Tuner controller 104 generates the tuning voltage and bandswitching signals in response to control signals applied from a system control microcomputer (μC) 110. The terms "Microcomputer", "controller", and "microprocessor", as used herein, are equivalent. It is also recognized that the control function of microcomputer 110 may be performed by an integrated circuit especially manufactured for that specific purpose (i.e., a "custom chip"), and the term "controller", as used herein, is also intended to include such a device. Microcomputer 110 receives user-initiated commands from an infrared (IR) receiver 122 and from a "local" keyboard 120 mounted on the television receiver itself. IR receiver 122 receives IR transmissions from remote control transmitter 125. Microcomputer 110 includes a central processing unit (CPU) 112, a program memory (ROM) 114, and stores channel related data in a random access memory (RAM) 116. RAM 116 may be either internal to, or external to, microprocessor 110, and may be either the volatile or nonvolatile type. The term "RAM" is also intended to include electrically erasable programmable read only memory (EEPROM) 117. One skilled in the art will recognize that if volatile memory is utilized, that it may be desirable to use a suitable form of standby power (such as from STANDBY POWER SUPPLY 180) to preserve its contents when the receiver is turned off.
Microcomputer 110 also includes a timer 118 for providing timing signals as needed. Microcomputer (or controller) 110 generates a control signal for causing tuner control unit 104 to control tuner 102 to select a particular RF signal, in response to user-entered control signals from local keyboard 120 and from infrared (IR) receiver 122. IR receiver 122 is powered from Standby Power Supply 180 to be able to receive a command to turn on the receiver.
Tuner 102 produces a signal at an intermediate frequency (IF) and applies it to a processing unit 130 comprising a video IF (VIF) amplifying stage, an AFT circuit, a video detector, and a sound IF (SIF) amplifying stage. Processing unit 130 produces a first baseband composite video signal (TV), and a sound carrier signal. The sound carrier signal is applied to an audio signal processing unit 135 which includes an audio detector and may include a stereo decoder. Audio signal processor unit 135 produces a first baseband audio signal and applies it to a speaker unit 136. Second baseband composite video signals and second baseband audio signals may be applied to VIDEO IN and AUDIO IN terminals from an external source.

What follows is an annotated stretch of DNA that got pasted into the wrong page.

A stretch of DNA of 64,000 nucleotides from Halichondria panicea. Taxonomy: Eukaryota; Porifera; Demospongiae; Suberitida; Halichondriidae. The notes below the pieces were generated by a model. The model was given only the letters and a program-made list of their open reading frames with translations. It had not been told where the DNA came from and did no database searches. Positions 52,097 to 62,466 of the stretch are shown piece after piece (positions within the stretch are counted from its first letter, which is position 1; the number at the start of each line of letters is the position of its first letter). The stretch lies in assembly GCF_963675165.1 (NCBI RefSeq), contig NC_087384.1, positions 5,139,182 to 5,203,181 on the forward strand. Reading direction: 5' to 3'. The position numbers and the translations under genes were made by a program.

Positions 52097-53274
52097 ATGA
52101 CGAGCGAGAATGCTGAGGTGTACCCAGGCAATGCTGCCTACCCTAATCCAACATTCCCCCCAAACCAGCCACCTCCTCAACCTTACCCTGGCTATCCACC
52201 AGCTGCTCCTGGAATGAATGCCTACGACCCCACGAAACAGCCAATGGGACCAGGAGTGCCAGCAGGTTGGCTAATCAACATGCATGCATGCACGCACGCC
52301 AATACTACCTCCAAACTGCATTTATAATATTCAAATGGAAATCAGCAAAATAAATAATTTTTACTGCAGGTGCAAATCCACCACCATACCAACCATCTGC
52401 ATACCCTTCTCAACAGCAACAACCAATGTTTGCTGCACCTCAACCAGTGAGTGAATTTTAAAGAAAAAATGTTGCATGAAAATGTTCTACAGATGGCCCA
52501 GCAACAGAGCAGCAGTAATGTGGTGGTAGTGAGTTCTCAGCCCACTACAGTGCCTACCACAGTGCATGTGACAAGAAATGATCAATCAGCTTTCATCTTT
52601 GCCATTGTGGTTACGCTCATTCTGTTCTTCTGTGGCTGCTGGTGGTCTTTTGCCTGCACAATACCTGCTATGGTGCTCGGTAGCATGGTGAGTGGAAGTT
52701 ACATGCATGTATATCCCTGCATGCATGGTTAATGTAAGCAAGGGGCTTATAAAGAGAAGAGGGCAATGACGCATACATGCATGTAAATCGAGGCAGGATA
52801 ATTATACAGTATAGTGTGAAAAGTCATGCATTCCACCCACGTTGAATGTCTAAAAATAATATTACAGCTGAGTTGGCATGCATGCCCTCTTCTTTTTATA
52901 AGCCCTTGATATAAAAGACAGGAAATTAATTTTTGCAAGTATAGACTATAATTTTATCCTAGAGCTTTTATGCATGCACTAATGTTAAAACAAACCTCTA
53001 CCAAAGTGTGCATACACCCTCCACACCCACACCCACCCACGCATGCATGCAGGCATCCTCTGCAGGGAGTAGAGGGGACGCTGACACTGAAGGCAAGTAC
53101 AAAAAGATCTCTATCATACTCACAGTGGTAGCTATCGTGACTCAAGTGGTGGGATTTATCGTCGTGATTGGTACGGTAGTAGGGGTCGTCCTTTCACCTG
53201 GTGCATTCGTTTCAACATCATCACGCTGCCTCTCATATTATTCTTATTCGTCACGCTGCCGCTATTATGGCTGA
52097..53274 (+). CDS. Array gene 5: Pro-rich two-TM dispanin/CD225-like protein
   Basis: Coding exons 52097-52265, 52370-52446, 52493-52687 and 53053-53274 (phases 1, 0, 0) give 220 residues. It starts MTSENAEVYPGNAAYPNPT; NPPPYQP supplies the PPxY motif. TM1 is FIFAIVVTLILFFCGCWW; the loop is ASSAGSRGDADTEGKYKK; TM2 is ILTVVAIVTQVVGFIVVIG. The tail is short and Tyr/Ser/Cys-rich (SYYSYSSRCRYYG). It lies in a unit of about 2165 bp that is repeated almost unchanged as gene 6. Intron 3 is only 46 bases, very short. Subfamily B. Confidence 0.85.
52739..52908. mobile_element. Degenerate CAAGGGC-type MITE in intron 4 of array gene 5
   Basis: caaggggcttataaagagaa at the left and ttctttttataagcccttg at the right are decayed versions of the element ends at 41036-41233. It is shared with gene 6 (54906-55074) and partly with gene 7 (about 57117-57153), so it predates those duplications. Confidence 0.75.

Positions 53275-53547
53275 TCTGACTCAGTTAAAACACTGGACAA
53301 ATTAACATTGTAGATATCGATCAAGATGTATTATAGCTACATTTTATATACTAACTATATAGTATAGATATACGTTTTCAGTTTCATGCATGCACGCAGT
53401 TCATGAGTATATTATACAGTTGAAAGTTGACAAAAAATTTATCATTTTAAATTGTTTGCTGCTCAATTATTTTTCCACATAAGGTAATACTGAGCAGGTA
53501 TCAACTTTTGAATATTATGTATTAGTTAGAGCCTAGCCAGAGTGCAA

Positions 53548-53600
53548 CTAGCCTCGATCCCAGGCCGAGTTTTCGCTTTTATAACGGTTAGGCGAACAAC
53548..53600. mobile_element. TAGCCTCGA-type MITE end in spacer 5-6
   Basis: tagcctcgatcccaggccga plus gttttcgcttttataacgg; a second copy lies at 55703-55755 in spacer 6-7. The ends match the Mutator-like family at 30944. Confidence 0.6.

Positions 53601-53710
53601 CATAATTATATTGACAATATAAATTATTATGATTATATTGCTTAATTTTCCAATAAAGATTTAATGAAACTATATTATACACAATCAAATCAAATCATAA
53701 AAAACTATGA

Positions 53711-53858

The first and second baseband video signals (TV) are coupled to a video processor unit 155 (having a selection circuit not shown). Electrically erasable programmable read only memory (EEPROM) 117 is coupled to controller 110, and serves as a non-volatile storage element for storing auto programming channel data, and user-entered channel data.
The processed video signal at the output of video signal processor unit 155, is applied to a Kine Driver Amplifier 156 for amplification and then applied to the guns of a color picture tube assembly 158 for controlling the deflection of its electron beam.
The television receiver may also include closed caption circuitry as follows. A Data Slicer 145 receives closed caption data at a first input from VIF/SIF amplifier and detector unit 130, and at a second input from the VIDEO IN terminal via a Video Switch 137 which selects the proper source of closed caption data under control of controller 110. Data Slicer 145 supplies closed caption data to Closed Caption OSD Processor 140 via lines 142 and 143. Data Slicer 145 supplies closed caption status data (Newdata, Field1) to controller 110. Under control of controller 110, via control line 141, Closed Caption OSD Processor 140 generates character signals, and applies them to an input of video signal processor 155, for inclusion in the processed video signal. Alternatively, Closed Caption OSD Processor 140 and Data Slicer 145 may be included in controller 110.
System control microcomputer (μC) 110 controls and operates the present invention. Electrically-erasable programmable read only memory (EEPROM) 117 is coupled to microcomputer 110, and serves as a non-volatile storage element for storing auto-programming channel data, and user-entered channel data.
Microcomputer 110, as applied to the present invention, has several functions. First, the microcomputer 110 accesses the stored EPG data to determine whether the current program is on a digital channel. If it is not, the CPU 112 highlights the selection without alteration. If the program does, however, occupy a digital channel a further check is performed by CPU 112 to determine the precise number of channels associated with the program. If it is found that only one channel is required for the current program then the cell corresponding to that program is highlighted within the EPG display. If the program requires multiple channels then the program channel's corresponding cells are joined into a single larger cell by CPU 112 and shown as a single highlighted cell in the EPG display. The foregoing process is repeated each time the user switches to another program.
While the invention has been described with reference to the preferred embodiment thereof, it will be appreciated by those of ordinary skill in the art that various modifications can be made to the structure and function of individual parts of the system without departing from the spirit and scope of the invention as a whole.
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|U.S. Classification||725/44, 348/E05.111, 348/E05.105, 348/E07.003, 715/721, 348/E07.004, 725/48, 725/40, 348/E05.114, 725/54, 375/240.01|
|International Classification||H04N21/84, H04N5/445, H04N21/431, H04N21/482|
|Cooperative Classification||H04N21/4314, H04N21/4821, H04N7/015, H04N7/0122, H04N5/46, H04N5/44543, H04N21/84, H04N7/01|
|European Classification||H04N21/84, H04N21/482, H04N5/445M, H04N7/01, H04N7/015|
|Sep 11, 1997||AS||Assignment|
Owner name: THOMSON CONSUMER ELECTRONICS, INC., INDIANA
Free format text: ASSIGNMENT OF ASSIGNORS INTEREST;ASSIGNOR:MORRISION, HUGH BOYD;REEL/FRAME:008694/0280
Effective date: 19970602
|Oct 1, 2002||FPAY||Fee payment|
Year of fee payment: 4
|Oct 3, 2006||FPAY||Fee payment|
Year of fee payment: 8
|Oct 8, 2010||FPAY||Fee payment|
Year of fee payment: 12